• New fire rated ceiling to replace existing square set ceiling (set lower perhaps covering 3no. Original? Beaded timber beams)
    • Fitout of Kitchen block including stair, lavatories and south east addition
    • Additions to Laundry (Johnstone Bridggs Cheong & Seale, Architects).
  • 1980 (Sept) - Approval for construction of main cottage rear verandah.
  • 1984 (Oct) - Barrel-vaulted glazed structure between main cottage and Kitchen block was constructed.
  • 1985 - Interim PCO applied.
  • 1986 - PCO applied.
  • 1991 (Aug) - Approval of demolition of existing toilet structure addition to kitchen block and new addition. Works not carried out.
  • 1996 (Nov) - Taylor's Restaurant ceased and the cottages were bought by the Royal College of Pathologiest of Australasia. Approval was granted for a change of use from restaurant to office.
  • mid-2002 - The front verandah railings and end screens were removed to stop vagrancy and for security reasons.

Description

203-205 Albion Street are a pair of simple cottages built separately in the 1840s and joined to appear as a single building in the 1850s. The site contains the main wing, kitchen wing and two small outbuildings.

The main wing comprises two single storey colonial sandstock brick cottages with attic accommodation, corrugated steel roof, front and rear stone flagged verandahs, shuttered 12 pane double hung sash windows with flat gauged arches and six panel front doors with Georgian style semi-circular fanlights over. The two cottages were originally built as two freestanding buildings, joined together by an early addition to form a row.

A two-storey sandstock brick kitchen block with shingled roof is located at the rear of the site. A single story glazed timber framed addition is attached on the south elevation.

A modern glazed, steel barred-vaulted pavilion is located between the main wign and kitchen wing.

Two outbuildings are also present, a brick and weatherboard laundry and store and a timber shadehouse/gazebo.

Heritage listing

As at 2 June 2006, the cottages at 203–205 Albion Street, Surry Hills demonstrate the development of Surry Hills following the break up of the Palmer Estate in 1814. They survive as examples of the first phase of residential development in the area and belong to an important group of surviving Colonial Georgian buildings in Surry Hills.

Cottage was listed on the New South Wales State Heritage Register on 2 April 1999 having satisfied the following criteria.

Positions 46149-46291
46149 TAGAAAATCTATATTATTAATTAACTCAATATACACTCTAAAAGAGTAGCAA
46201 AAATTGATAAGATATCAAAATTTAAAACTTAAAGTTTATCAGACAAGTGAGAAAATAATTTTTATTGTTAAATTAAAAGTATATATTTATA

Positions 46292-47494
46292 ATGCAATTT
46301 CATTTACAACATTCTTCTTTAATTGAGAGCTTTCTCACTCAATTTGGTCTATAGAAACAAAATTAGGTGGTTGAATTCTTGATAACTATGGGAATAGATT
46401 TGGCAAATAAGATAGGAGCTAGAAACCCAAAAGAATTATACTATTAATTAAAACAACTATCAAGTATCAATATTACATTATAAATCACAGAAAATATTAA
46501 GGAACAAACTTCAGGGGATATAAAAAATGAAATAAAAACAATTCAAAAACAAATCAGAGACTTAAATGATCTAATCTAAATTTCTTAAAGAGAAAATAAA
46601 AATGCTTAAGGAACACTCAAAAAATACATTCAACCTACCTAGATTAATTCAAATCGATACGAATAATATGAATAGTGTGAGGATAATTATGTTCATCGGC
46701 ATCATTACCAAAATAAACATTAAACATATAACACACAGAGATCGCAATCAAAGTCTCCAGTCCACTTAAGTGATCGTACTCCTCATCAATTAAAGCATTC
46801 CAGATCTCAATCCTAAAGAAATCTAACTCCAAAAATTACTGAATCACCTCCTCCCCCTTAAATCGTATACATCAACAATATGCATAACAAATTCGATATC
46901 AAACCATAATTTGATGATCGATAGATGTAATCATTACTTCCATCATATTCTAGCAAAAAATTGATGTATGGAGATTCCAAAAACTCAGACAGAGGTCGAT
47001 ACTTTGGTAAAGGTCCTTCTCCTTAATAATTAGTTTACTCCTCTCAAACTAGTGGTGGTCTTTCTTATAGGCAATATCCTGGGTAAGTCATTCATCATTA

The place is important in demonstrating the course, or pattern, of cultural or natural history in New South Wales.

The cottages demonstrate the development of Surry Hills following the break up of the Palmer Estate in 1814. They survive as examples of the first phase of residential development in the area and belong to an important group of surviving Georgian buildings in Surry Hills.

The place is important in demonstrating aesthetic characteristics and/or a high degree of creative or technical achievement in New South Wales.

The cottages retain many Georgian style features such as the sandstone verandah flagging, chimney pieces, doors, sash windows with shutters, one original staircase and semi-circular fanlights with glazing bars over the doors. They represent good examples of a simple Georgian colonial building style, relatively intact.

There are also examples of "storey and a half" cottages, a common colonial building form that was discontinued after about 1860.

The front verandah screens, although reconstructed, are now rare architectural features of the colonial period.

The cottages also make a significant contribution to the streetscape of Albion Street and form a group with other nearby examples of Georgian style buildings.

The place has potential to yield information that will contribute to an understanding of the cultural or natural history of New South Wales.

The cottages display considerable archaeological potential and have some potential for research into early building techniques.

The place possesses uncommon, rare or endangered aspects of the cultural or natural history of New South Wales.

The cottages are representative examples of simple Georgian style buildings. They are rare in Surry Hills and part of a surviving group of Georgian style buildings in Surry Hills.